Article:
Verse 12. And the fourth angel sounded, and the third part of the sun was smitten - Or struck. After the emperor Theodosius died, and the empire was divided into the eastern and the western, the barbarous nations poured in as a flood. The Goths and Hunns in the years 403 and 405 fell upon Italy itself with an impetuous force; and the former, in the year 410, took Rome by storm, and plundered it without mercy. In the year 452 Attila treated the upper part of Italy in the same manner. In 455 Valentinian the Third was killed, and Genseric invited from Afric. He plundered Rome for fourteen days together. Recimer plundered it again in 472. During all these commotions, one province was lost after another, till, in the year
476, Odoacer seized upon Rome, deposed the emperor, and put an end to the empire itself. An eclipse of the sun or moon is termed by the Hebrews, a stroke. Now, as such a darkness does not come all at once, but by degrees, so likewise did the darkness which fell on the Roman, particularly the western empire; for the stroke began long before Odoacer, namely, when the barbarians first conquered the capital city. And the third part of the moon, and the third part of the stars; so that the third part of them was darkened - As under the first, second, and third trumpets by "the earth,"sea, " and "rivers," are to be understood the men that inhabit them; so here by the sun, moon, and stars, may be understood the men that live under them, who are so overwhelmed with calamities in those days of darkness, that they can no longer enjoy the light of heaven: unless it may be thought to imply their being killed; so that the sun, moon, and stars shine to them no longer. The very same expression we find in Ezek. xxxii, 8. "I will darken all the lights of heaven over them." As then the fourth seal transcends the three preceding seals, so does the fourth trumpet the three preceding trumpets. For in this not the third part of the earth, or sea, or rivers only, but of all who are under the sun, are affected. And the day shone not for a third part thereof - That is, shone with only a third part of its usual brightness. And the night likewise - The moon and stars having lost a third part of their lustre, either with regard to those who, being dead, saw them no longer, or those who saw them with no satisfaction. The three last trumpets have the time of their continuance fixed, and between each of them there is a remarkable pause: whereas between the four former there is no pause, nor is the time of their continuance mentioned; but all together these four seem to take up a little less than four hundred years.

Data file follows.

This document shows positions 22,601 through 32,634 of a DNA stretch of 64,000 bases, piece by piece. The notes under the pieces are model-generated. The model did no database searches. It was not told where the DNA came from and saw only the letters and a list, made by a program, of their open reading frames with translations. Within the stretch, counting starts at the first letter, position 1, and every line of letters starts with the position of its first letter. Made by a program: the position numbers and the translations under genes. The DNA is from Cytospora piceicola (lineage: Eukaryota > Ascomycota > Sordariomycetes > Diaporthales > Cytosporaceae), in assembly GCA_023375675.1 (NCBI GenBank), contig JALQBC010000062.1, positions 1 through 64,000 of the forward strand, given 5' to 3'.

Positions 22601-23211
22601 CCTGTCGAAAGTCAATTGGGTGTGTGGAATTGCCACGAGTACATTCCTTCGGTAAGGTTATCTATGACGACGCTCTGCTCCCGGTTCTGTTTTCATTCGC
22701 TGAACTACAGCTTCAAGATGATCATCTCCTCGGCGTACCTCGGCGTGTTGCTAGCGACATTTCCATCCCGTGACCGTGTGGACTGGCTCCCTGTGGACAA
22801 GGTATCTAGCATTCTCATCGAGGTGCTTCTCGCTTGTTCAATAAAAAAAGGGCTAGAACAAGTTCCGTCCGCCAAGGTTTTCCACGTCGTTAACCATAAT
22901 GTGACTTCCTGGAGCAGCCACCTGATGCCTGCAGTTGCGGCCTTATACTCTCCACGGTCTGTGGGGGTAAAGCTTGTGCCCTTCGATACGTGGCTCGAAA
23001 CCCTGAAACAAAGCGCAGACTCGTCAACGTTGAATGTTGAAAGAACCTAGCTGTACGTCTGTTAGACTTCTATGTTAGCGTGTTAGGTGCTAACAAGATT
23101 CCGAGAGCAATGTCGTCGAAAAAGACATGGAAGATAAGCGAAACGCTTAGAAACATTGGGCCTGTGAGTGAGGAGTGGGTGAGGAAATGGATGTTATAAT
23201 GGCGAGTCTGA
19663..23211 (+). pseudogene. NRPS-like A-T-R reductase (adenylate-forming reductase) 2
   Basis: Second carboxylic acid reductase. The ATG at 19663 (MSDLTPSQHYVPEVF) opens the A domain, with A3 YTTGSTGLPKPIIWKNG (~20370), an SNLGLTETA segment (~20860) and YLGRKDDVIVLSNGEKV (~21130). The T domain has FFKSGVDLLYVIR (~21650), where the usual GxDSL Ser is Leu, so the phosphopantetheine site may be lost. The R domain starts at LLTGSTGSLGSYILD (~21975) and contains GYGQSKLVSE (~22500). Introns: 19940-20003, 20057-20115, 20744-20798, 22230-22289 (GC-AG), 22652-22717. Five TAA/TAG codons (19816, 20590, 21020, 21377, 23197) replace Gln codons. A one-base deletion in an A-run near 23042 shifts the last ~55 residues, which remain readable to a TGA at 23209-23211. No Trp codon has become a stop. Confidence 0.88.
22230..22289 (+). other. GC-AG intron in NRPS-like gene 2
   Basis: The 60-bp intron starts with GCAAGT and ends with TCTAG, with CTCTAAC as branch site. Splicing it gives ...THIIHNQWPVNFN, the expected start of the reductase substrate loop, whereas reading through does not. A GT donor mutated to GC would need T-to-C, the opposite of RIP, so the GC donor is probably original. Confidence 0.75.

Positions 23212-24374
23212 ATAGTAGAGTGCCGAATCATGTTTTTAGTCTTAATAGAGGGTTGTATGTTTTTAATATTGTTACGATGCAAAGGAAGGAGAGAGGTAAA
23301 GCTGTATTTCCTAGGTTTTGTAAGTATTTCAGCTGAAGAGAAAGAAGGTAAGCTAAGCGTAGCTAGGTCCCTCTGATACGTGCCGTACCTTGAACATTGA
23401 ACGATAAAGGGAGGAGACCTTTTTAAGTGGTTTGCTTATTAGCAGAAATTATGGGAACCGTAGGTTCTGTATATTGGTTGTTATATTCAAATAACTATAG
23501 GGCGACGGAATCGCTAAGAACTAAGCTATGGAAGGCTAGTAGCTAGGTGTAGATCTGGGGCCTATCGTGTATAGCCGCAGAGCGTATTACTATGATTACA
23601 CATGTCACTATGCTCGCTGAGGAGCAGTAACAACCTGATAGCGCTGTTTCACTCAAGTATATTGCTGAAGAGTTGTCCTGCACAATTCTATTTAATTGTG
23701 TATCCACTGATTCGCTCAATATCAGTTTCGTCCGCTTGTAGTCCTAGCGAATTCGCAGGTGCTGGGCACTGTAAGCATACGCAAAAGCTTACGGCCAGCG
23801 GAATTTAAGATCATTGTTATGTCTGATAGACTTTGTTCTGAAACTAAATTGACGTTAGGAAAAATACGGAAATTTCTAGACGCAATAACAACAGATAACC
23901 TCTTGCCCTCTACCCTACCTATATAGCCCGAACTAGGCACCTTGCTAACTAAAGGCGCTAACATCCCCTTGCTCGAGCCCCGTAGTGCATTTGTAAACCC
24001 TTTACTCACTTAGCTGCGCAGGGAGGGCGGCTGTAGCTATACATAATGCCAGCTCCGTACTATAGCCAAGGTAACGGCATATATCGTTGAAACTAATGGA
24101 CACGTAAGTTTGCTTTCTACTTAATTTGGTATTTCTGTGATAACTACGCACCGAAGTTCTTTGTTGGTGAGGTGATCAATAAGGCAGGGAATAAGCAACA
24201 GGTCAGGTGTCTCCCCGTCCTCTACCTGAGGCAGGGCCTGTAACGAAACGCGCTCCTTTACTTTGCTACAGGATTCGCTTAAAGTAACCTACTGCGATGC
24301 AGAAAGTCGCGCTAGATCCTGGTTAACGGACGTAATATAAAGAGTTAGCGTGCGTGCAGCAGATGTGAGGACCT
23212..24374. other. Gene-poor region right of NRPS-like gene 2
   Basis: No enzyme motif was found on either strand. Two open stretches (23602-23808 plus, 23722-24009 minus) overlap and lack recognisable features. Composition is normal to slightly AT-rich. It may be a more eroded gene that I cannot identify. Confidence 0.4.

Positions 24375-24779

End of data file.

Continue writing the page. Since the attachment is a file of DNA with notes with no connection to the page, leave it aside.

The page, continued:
Verse 13. And I saw, and heard an angel flying - Between the trumpets of the fourth and fifth angel. In the midst of heaven - The three woes, as we shall see, stretch themselves over the earth from Persia eastward, beyond Italy, westward; all which space had been filled with the gospel by the apostles. In the midst of this lies Patmos, where St. John saw this angel, saying, Woe, woe, woe - Toward the end of the fifth century, there were many presages of approaching calamities. To the inhabitants of the earth - All without exception. Heavy trials were coming on them all. Even while the angel was proclaiming this, the preludes of these three woes were already in motion. These fell more especially on the Jews. As to the prelude of the first woe in Persia, Isdegard II., in 454, was resolved to abolish the sabbath, till he was, by Rabbi Mar, diverted from his purpose. Likewise in the year 474, Phiruz afflicted the Jews much, and compelled many of them to apostatize. A prelude of the second woe was the rise of the Saracens, who, in 510, fell into Arabia and Palestine. To prepare for the third woe, Innocent I., and his successors, not only endeavoured to enlarge their episcopal jurisdiction beyond all bounds, but also their worldly power, by taking every opportunity of encroaching upon the empire, which as yet stood in the way of their unlimited monarchy.